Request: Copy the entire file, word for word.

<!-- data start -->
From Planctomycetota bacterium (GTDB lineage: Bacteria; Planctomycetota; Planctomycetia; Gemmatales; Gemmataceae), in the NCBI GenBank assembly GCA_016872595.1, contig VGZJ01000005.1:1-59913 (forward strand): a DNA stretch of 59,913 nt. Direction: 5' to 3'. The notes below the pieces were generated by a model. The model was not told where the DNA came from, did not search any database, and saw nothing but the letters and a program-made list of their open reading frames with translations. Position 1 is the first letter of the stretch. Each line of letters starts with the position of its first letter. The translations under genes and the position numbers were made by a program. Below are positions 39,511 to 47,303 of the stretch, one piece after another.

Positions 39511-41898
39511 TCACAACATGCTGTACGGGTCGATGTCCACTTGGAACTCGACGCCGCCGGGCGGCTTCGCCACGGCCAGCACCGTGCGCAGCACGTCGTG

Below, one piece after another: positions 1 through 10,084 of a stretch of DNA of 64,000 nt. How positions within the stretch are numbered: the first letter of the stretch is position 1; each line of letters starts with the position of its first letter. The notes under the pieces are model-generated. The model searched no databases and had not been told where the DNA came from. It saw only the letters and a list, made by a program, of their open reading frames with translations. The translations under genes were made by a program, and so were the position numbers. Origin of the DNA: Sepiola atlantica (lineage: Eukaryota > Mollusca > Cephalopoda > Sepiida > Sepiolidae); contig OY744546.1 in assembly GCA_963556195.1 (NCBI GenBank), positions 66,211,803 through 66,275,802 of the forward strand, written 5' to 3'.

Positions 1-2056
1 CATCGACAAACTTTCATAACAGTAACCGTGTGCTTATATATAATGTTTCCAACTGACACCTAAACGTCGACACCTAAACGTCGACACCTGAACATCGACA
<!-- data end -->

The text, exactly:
From Planctomycetota bacterium (GTDB lineage: Bacteria; Planctomycetota; Planctomycetia; Gemmatales; Gemmataceae), in the NCBI GenBank assembly GCA_016872595.1, contig VGZJ01000005.1:1-59913 (forward strand): a DNA stretch of 59,913 nt. Direction: 5' to 3'. The notes below the pieces were generated by a model. The model was not told where the DNA came from, did not search any database, and saw nothing but the letters and a program-made list of their open reading frames with translations. Position 1 is the first letter of the stretch. Each line of letters starts with the position of its first letter. The translations under genes and the position numbers were made by a program. Below are positions 39,511 to 47,303 of the stretch, one piece after another.

Positions 39511-41898
39511 TCACAACATGCTGTACGGGTCGATGTCCACTTGGAACTCGACGCCGCCGGGCGGCTTCGCCACGGCCAGCACCGTGCGCAGCACGTCGTG

Below, one piece after another: positions 1 through 10,084 of a stretch of DNA of 64,000 nt. How positions within the stretch are numbered: the first letter of the stretch is position 1; each line of letters starts with the position of its first letter. The notes under the pieces are model-generated. The model searched no databases and had not been told where the DNA came from. It saw only the letters and a list, made by a program, of their open reading frames with translations. The translations under genes were made by a program, and so were the position numbers. Origin of the DNA: Sepiola atlantica (lineage: Eukaryota > Mollusca > Cephalopoda > Sepiida > Sepiolidae); contig OY744546.1 in assembly GCA_963556195.1 (NCBI GenBank), positions 66,211,803 through 66,275,802 of the forward strand, written 5' to 3'.

Positions 1-2056
1 CATCGACAAACTTTCATAACAGTAACCGTGTGCTTATATATAATGTTTCCAACTGACACCTAAACGTCGACACCTAAACGTCGACACCTGAACATCGACA